Up until several years back, I didn’t regard myself as an ‘outdoorsy’ type of person. When I consider that I now feel out of sync if I don’t spend time outdoors each day and that I also spent most of my childhood outside, that old belief is hilarious. I grew up less than five minutes walk from the sea in a village in south Dublin.

As is the way for those of us who had ‘retro’ childhoods where your parents chucked you outside at every chance and told you not to come back until your tea was ready, I roamed, explored and played in fields and woods. I climbed trees, got bitten by midges and horseflies, picked berries and romped about barefoot.

Adulthood with its studying, partying, travelling and then working arrived, though, and I forgot my relationship with the outdoors. Still, looking back, I recall how some of the pivotal moments in my life were off the back of time spent in nature where, just like in childhood, I had an honest conversation with myself or a loved one. In recent years as I’ve navigated self-employment, grief and increasing self-care, using nature to aid communication and wellbeing has become pivotal. 

It’s fascinating how we might have unexpressed thoughts and feelings rumbling around inside that spring forth as we walk.

Walking and talking, though, once we detach from home and become immersed in our surroundings and the rhythm of our body, becomes meditative. 

Even when we’ve started our walk feeling wound-up, stressed or upset, we can’t help but surrender to the energy of life around us. We become aware of the crackling twigs underfoot and the birds we don’t listen to when we’re at home. The views grab us, and the smells make us pay attention. Climbing over logs, dodging poo, muddy puddles and getting scratched by branches; navigating rocks and copious sea pebbles, or wrapping ourselves up against the wind, force us to be there. We can’t help but feel alive even though we might feel low. 

With each step, we gradually release and relax. The tension defuses. And then the courage and bandwidth to tentatively broach a subject builds because we’re becoming open enough to feel our feelings and notice our thoughts. And, so, we start talking. 

Getting into deep and what might feel like tricky and sticky conversations is something that we humans tend to avoid. Time outdoors, however, often changes this.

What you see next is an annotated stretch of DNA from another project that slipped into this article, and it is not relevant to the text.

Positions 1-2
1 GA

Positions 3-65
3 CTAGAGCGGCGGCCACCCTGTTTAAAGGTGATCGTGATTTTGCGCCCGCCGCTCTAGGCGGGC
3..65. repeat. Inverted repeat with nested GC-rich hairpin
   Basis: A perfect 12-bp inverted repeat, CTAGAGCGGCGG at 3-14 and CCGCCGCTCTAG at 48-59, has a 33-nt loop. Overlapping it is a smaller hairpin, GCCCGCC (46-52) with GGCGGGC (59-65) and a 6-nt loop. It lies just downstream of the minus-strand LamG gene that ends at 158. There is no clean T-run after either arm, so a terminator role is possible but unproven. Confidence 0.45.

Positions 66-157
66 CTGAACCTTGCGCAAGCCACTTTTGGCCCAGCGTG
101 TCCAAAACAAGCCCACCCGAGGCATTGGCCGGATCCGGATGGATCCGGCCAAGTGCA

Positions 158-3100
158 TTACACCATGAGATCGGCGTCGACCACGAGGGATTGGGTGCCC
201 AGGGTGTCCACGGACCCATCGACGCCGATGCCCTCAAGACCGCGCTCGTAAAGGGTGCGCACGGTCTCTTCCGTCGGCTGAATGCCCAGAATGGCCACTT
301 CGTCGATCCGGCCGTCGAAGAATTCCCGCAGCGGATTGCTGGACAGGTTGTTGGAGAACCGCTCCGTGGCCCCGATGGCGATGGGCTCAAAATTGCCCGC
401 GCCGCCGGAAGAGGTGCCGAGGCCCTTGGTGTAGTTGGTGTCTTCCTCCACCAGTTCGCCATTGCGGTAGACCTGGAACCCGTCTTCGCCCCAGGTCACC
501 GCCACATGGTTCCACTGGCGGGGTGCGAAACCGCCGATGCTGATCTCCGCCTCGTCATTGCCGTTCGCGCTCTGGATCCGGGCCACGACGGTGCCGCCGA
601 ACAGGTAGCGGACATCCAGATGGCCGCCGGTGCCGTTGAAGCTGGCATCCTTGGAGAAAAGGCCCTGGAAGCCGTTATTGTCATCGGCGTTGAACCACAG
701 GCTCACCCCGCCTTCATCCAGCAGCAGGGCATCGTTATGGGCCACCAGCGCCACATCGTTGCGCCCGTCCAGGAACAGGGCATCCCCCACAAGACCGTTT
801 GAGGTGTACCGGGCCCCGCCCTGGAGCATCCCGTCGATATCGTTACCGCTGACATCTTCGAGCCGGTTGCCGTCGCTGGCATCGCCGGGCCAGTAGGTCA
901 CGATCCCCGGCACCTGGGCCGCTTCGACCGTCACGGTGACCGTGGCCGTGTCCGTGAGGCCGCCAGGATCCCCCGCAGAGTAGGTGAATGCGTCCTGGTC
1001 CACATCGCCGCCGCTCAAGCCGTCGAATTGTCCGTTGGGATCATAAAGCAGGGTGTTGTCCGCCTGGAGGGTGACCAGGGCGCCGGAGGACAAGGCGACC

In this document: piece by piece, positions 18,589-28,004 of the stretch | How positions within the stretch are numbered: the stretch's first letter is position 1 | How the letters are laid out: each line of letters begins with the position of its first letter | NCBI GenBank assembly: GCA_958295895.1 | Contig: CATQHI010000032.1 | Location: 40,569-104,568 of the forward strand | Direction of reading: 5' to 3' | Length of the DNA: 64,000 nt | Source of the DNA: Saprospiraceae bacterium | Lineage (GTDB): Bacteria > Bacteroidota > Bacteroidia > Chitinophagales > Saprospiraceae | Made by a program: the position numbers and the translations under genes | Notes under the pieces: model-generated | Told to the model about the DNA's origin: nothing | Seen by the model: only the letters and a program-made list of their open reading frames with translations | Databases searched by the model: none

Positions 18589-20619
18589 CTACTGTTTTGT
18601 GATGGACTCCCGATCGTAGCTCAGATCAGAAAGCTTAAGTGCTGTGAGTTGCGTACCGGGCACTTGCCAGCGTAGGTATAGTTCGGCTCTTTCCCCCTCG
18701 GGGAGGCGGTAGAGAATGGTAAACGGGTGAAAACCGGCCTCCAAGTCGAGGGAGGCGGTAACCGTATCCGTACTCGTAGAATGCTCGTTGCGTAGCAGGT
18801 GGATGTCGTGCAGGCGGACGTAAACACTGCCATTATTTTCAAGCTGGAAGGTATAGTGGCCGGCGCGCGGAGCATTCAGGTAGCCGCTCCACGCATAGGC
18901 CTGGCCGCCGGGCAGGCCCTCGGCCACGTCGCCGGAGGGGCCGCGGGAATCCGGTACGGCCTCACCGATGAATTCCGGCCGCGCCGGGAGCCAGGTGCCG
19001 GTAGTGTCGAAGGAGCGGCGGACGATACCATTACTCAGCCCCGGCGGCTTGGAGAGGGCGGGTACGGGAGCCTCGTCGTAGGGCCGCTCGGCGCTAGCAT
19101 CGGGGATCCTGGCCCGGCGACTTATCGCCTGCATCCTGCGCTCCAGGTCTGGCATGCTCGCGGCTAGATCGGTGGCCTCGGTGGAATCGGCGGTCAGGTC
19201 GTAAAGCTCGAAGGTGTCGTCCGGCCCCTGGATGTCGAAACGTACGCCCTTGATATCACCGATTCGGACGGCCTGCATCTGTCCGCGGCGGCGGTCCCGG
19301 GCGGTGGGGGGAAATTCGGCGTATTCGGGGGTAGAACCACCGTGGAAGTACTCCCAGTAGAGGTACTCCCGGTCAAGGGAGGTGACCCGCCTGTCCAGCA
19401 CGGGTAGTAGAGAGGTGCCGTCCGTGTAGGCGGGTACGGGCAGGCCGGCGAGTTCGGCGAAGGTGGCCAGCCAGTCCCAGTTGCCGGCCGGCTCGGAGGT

Nature becomes a mediator, a neutral party for us to offload in the presence of.

Expressing ourselves can seem easier and less confrontational when we’re outdoors instead of, for example, sitting across from each other. Let’s say we’re feeling stressed and miffed because of chores. Broaching this topic away from home as we walk makes it feel less like we’re opening up a discussion amid Exhibit A through Z. 

Sometimes, when we’re face to face, we’re so busy trying to read the other party’s facial expression and, yes, projecting our version of events and what we’re feeling and thinking that our intentions and message become jumbled.

Walking and talking is a way of being vulnerable without being too focused on the fact that we’re doing so.

We have to simultaneously be aware of our surroundings and ourselves and the other person being in motion. We can’t try to read their face and body language and walk and talk. Instead, we have to be conscious, aware and present and trust the flow of the conversation. It makes us notice ourselves and the person we’re walking with instead of the distinction being blurry. We also remember ours and their humanness.

Even when we’re not with someone, walking in nature and getting into the rhythm of our own nature can give us the clarity and impetus to talk with a loved one on our return. It’s tricky to hold our breath when we’re out in nature, something, incidentally, many of us do day to day. We juggle stress and tensions without even realising we’re juggling. And we postpone self-care until a future point when we hope life will let up enough to give us the time.

Nature demands that we breathe with it, that we connect with its rhythm. And that recalibration and shift allow us to breathe in and out enough to value the benefit of reconnecting with a loved one (or ourselves) through discussion. 

A slightly different version of this article was featured in a print edition of In The Moment magazine. Sadly the magazine was shuttered due to the pandemic.

Are you ready to stop silencing and hiding yourself in an attempt to ‘please’ or protect yourself from others? My book, The Joy of Saying No: A Simple Plan to Stop People Pleasing, Reclaim Boundaries, and Say Yes to the Life You Want (Harper Horizon), is out now.

The Joy of Saying No by Natalie Lue book cover. Subtitle: A simple plan to stop people pleasing, reclaim boundaries, and say yes to the life you want.
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Spending Time Outdoors And In Nature Is a Meditative Act - Natalie Lue Baggage Reclaim
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